Applying inoculation materials

Before applying an inoculant, it is important to check for compatibility with chemical seed treatments, fungicides and insecticides. Chemical compatibility can vary with seed treatment brand. Anchor and Vitaflo 280 both contain the same active ingredients; Thiram and Vitavax; however, they react to inoculants very differently. Compatibility is measured as inoculant survival on untreated seed vs treated seed. Seed treatment compatibility is influenced by specific formulations of both the fungicide and the inoculation material and by application method, e.g. slurry application vs sequential and/or simultaneous applications. Inoculants with an “extender type” additive have significantly improved on-seed planting intervals.
 
Seed inoculated with a product not having an “extender material” should be planted as soon as possible after treatment (12 hours or less) so the bacterial cells will remain moist and survive long enough to infect soybean roots following germination. Seed inoculated with a product having an “extender” can be held up to 30 days before planting depending on the product and which fungicides may be present. Always check the inoculat
ion label for fungicide compatibility and the recommended planting interval. Most inoculation companies are working to increase compatibility with fungicides to give producers more management flexibility in the use of inoculation materials. It is notable that some fungicides, such as Apron-Maxx RFC (Rhizobia Friendly Concentrate) are designed for lower Rhizobia Toxicity. When applying a fungicide or using fungicide treated seed, be sure the fungicide has dried before applying inoculation material to the seed. Some inoculationproducts may be mixed with some fungicides and applied to the seed together, and many of the good liquid inoculants allow a 4-hour tank mix with fungicides so they can be simultaneously applied from the same tank. For specific product information refer to the product label.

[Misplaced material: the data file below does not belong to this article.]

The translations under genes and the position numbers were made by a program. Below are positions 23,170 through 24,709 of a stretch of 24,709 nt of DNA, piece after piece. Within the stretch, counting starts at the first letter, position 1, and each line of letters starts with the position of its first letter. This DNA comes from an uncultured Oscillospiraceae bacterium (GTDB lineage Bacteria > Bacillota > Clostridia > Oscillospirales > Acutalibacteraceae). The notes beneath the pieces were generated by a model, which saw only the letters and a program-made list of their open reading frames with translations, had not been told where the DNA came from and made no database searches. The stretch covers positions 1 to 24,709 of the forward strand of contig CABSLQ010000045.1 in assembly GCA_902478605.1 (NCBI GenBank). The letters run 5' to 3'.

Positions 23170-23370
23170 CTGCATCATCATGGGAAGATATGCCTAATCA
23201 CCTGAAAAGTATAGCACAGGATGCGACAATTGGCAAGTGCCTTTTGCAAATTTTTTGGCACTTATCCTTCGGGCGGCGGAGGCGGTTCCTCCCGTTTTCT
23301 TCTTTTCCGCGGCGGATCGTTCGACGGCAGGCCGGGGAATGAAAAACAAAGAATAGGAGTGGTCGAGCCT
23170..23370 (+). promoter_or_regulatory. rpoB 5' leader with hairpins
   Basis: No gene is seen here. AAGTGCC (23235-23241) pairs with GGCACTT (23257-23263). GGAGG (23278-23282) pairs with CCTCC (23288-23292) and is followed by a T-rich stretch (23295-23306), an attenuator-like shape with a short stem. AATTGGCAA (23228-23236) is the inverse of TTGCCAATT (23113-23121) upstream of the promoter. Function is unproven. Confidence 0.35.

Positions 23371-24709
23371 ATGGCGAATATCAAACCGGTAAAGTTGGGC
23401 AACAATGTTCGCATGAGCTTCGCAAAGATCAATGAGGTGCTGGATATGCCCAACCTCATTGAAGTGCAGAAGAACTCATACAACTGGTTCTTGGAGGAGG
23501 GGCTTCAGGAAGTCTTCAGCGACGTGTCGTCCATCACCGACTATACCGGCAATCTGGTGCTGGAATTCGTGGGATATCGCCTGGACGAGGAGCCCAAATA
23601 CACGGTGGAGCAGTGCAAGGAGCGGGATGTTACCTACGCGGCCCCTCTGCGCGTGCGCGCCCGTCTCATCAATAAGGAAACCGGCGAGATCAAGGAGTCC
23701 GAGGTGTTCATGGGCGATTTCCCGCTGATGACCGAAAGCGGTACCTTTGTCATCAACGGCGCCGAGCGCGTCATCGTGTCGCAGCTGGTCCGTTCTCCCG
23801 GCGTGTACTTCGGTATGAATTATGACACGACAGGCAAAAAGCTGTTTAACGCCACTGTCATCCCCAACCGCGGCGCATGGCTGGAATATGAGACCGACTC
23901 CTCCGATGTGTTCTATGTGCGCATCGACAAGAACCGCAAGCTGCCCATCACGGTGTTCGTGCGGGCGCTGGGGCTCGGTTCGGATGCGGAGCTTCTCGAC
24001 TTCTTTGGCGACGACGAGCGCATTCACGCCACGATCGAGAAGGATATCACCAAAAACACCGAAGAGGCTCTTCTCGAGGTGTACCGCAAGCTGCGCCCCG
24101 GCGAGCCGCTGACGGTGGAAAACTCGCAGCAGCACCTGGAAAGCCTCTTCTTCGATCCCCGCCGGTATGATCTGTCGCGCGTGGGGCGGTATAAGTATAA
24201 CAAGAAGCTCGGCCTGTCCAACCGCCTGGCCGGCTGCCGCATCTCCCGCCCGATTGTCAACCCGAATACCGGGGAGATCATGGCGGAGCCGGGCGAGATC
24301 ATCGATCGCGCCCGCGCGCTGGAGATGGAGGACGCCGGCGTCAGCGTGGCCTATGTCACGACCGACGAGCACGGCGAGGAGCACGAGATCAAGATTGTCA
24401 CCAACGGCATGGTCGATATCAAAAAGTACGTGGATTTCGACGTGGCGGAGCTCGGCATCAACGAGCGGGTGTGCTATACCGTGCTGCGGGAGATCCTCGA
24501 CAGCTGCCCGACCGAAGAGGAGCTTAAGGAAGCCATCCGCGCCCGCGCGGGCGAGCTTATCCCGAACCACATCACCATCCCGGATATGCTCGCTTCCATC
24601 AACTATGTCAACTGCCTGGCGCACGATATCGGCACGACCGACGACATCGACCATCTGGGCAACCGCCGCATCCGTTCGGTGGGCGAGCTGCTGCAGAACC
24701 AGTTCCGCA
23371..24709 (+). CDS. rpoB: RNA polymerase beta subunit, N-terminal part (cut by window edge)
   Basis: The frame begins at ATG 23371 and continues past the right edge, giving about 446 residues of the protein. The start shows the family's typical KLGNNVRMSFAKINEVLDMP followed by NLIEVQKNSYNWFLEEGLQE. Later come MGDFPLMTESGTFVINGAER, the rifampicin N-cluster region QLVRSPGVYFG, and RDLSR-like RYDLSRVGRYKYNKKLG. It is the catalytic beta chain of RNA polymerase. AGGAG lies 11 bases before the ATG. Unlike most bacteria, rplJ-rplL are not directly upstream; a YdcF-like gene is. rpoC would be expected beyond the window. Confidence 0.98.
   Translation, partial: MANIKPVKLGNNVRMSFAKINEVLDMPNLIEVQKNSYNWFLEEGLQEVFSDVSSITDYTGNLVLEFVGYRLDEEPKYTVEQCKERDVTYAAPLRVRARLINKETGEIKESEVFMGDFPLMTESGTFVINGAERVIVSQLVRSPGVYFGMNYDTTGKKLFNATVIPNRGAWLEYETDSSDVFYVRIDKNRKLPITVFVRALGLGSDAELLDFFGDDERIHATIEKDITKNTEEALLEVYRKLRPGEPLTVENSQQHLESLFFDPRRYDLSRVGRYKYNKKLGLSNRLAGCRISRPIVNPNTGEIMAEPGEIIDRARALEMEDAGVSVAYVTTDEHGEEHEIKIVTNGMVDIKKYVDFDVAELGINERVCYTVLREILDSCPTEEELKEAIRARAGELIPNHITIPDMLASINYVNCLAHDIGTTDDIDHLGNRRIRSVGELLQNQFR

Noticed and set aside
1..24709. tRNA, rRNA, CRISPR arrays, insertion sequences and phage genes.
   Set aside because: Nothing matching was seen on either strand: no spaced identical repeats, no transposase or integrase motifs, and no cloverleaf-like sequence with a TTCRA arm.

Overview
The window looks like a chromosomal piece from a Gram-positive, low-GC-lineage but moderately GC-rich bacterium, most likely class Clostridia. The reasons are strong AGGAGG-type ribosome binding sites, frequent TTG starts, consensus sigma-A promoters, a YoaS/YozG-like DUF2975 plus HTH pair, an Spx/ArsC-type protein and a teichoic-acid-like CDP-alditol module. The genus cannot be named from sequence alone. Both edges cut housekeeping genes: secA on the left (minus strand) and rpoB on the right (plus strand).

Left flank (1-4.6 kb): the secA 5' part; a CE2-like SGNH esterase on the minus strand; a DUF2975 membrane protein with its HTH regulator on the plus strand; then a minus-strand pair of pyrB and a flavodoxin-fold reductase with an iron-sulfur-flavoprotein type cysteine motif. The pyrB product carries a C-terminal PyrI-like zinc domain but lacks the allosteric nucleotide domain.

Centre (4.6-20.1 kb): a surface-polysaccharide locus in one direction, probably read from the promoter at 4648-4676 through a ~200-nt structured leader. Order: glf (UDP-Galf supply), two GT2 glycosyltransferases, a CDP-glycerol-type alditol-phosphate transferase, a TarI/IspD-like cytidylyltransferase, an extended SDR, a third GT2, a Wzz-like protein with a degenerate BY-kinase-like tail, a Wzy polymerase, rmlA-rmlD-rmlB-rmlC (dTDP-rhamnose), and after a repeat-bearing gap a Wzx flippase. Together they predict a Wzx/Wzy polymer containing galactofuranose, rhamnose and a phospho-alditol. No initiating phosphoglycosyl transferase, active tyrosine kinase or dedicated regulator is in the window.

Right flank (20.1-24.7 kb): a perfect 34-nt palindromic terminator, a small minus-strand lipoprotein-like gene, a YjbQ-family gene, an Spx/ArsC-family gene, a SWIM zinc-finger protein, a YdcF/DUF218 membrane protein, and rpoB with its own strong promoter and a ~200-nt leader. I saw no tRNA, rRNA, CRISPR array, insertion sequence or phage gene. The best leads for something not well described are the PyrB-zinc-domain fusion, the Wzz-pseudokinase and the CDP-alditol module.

When loading a drill or planter using an auger; liquid or dry inoculation materials should be added to the seed as it enters the auger for thorough application. While over-application of a dry inoculant should not be toxic to seed, as it can with chemical seed treatments, it increases the cost and may interfere with seed flow through the planter or drill. Seed inoculated at the recommended rate with peat inoculation materials will appear untreated from a distance. Twenty to forty small specks of inoculation material on each seed are adequate. Over-application of liquid products is also costly and may cause bridging in the seed box. Calibration of the application system is a must if the proper rate of inoculation material is to be applied. First determine the delivery rate of seed through the auger by weighing the amount of seed passing through the auger in 30 seconds. Then calculate the amount of inoculation material needed for that amount of seed and set the inoculation applicator to apply that amount of inoculation material in 30 seconds.